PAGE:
On Tuesday, March 26, at 17:00, Nima Taghipour will present his PhD dissertation titled "Lifted Probabilistic Inference by Variable Elimination". The event takes place in the auditorium of the Computer Science Department, KU Leuven, Celestijnenlaan 200A, 3001 Heverlee.
In artificial intelligence, there is currently a large interest in probabilistic logical models, i.e., models that combine first-order logic (to deal with complex domains with many entities) with probability theory (to capture uncertainty). Such models can be used for various reasoning (inference) tasks, allowing us to answer important questions about the domain. However, inference with probabilistic logical models is often computationally inefficient due to the large number of objects and interactions among them-- characteristics that increase the complexity of the model. A recent development that tackles this problem is `lifted probabilistic inference', that is, inference that attempts to exploit the symmetries in the model to achieve efficiency. Lifted inference has attracted a great deal of attention, due to the large speedups it can yield, and has been put forward as one of the most promising directions for achieving efficiency in probabilistic logical reasoning.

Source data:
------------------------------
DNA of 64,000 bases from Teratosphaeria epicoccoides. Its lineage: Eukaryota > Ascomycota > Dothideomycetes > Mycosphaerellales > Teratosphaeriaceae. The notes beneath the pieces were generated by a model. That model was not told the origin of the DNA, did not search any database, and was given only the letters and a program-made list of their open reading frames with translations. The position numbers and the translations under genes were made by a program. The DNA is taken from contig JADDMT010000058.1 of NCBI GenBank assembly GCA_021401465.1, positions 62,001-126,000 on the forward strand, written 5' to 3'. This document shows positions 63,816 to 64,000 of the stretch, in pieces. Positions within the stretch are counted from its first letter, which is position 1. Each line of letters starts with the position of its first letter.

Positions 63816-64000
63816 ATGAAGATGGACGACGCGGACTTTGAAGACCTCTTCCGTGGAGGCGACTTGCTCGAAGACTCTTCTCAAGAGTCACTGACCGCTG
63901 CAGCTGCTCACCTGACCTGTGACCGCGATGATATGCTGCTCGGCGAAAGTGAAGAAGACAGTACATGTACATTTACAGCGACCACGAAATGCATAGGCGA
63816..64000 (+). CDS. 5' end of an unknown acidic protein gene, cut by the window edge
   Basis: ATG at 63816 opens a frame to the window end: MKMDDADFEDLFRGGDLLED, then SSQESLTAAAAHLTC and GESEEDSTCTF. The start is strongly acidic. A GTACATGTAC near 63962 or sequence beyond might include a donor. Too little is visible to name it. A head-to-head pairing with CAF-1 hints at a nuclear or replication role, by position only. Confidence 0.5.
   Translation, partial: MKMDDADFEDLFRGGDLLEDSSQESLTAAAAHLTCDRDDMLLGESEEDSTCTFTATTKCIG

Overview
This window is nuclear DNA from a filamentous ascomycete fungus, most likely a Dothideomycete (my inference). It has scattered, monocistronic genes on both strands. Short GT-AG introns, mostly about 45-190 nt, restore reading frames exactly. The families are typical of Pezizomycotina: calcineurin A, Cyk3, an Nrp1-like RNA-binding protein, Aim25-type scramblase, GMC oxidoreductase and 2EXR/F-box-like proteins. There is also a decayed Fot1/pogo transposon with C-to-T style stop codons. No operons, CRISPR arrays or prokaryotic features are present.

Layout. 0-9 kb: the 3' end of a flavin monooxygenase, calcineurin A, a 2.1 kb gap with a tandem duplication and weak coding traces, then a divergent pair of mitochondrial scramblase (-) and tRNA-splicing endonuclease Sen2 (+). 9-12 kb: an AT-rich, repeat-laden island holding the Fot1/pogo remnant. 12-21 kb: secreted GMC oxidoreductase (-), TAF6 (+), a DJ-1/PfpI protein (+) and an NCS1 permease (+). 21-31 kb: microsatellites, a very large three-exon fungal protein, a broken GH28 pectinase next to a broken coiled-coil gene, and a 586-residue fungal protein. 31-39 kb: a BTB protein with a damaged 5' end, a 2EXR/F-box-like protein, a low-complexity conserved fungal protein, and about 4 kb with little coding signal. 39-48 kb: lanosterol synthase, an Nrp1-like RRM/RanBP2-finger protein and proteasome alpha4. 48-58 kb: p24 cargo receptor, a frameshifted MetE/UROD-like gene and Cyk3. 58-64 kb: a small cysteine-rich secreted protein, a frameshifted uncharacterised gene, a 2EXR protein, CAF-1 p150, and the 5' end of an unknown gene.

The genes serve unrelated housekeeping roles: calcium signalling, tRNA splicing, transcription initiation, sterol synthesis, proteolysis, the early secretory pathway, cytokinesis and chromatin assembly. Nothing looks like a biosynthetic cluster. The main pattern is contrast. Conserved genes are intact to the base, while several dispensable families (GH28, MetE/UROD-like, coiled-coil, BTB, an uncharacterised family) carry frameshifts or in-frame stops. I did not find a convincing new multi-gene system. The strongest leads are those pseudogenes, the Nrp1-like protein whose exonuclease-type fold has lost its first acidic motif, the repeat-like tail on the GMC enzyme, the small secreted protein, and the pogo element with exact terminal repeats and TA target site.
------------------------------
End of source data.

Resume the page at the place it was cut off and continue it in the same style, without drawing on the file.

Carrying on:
In this dissertation, we make a number of novel contributions to lifted inference, mainly focused on one particular inference method, called lifted variable elimination (LVE). First, we bring more insight into lifted inference by defining LVE's operations on the semantic level, rather on the syntactic level, thus making them language independent. Second, we generalize the tools that LVE uses for exploiting symmetries (by introducing new lifted operations), and thus enable it to tackle a broader range of problems. Third, we prove theoretical results that identify important types of problems for which LVE is complete (always has a lifted solution), and relate it to other lifted methods. Fourth, we provide a tool for finding and analyzing lifted inference solutions symbolically (without performing the computations), which is valuable for selection among different solutions. Fifth, we present a lifted pre-processing method for speeding up inference by avoiding unnecessary computations, i.e, by restricting the computations to the smallest part of the model that is requisite for answering a specific query.